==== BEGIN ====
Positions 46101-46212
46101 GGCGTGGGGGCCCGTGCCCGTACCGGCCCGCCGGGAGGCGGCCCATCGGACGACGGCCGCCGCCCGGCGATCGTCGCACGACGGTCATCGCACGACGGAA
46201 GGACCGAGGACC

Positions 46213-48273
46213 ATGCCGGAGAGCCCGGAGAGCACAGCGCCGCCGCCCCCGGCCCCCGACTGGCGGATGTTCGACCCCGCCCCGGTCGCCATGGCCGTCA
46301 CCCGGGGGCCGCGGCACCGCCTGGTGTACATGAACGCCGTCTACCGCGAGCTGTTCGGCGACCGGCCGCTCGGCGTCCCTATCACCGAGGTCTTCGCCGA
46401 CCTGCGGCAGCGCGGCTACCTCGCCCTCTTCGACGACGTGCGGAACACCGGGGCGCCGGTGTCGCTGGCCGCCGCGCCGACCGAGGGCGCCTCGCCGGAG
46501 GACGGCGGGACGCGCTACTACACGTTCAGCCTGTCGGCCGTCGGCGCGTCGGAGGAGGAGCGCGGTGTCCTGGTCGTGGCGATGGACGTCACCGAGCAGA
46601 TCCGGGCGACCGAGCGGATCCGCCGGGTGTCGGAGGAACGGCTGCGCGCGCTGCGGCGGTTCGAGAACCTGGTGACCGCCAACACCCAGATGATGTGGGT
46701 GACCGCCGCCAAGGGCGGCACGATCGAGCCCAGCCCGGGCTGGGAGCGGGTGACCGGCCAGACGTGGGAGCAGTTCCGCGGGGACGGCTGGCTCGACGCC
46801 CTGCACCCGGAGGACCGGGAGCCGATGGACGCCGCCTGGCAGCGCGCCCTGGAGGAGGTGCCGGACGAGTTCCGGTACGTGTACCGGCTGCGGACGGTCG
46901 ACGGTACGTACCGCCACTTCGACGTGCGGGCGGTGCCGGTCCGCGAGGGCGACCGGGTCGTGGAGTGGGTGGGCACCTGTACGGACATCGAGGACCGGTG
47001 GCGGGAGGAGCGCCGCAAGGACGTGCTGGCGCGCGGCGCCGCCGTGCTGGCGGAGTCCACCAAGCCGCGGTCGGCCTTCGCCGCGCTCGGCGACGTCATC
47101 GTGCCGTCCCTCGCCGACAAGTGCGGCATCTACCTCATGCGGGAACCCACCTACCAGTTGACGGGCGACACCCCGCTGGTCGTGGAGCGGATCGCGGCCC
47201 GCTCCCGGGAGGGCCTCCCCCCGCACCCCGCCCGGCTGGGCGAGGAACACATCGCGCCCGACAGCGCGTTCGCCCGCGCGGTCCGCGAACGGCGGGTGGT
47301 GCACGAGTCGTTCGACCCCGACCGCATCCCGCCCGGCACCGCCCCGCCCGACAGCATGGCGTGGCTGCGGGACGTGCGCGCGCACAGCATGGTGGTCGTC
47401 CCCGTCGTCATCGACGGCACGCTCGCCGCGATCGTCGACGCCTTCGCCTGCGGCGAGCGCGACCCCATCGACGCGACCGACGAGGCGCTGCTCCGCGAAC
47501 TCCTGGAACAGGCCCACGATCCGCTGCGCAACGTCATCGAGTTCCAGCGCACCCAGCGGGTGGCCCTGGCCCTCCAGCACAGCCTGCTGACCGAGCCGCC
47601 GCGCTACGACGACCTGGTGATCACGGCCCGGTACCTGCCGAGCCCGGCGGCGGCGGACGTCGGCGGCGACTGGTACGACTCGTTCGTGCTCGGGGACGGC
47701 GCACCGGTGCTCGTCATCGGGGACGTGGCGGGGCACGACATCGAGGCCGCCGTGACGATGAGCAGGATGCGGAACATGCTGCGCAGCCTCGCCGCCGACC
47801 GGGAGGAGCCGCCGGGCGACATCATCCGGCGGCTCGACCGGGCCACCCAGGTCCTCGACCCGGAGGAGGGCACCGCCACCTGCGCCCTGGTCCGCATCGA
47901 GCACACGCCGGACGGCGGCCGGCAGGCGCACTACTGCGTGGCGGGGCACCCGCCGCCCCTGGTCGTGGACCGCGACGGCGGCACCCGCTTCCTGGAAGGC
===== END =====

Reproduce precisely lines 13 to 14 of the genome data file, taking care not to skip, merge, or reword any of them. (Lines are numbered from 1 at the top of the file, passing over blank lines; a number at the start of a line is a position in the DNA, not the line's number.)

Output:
47001 GCGGGAGGAGCGCCGCAAGGACGTGCTGGCGCGCGGCGCCGCCGTGCTGGCGGAGTCCACCAAGCCGCGGTCGGCCTTCGCCGCGCTCGGCGACGTCATC
47101 GTGCCGTCCCTCGCCGACAAGTGCGGCATCTACCTCATGCGGGAACCCACCTACCAGTTGACGGGCGACACCCCGCTGGTCGTGGAGCGGATCGCGGCCC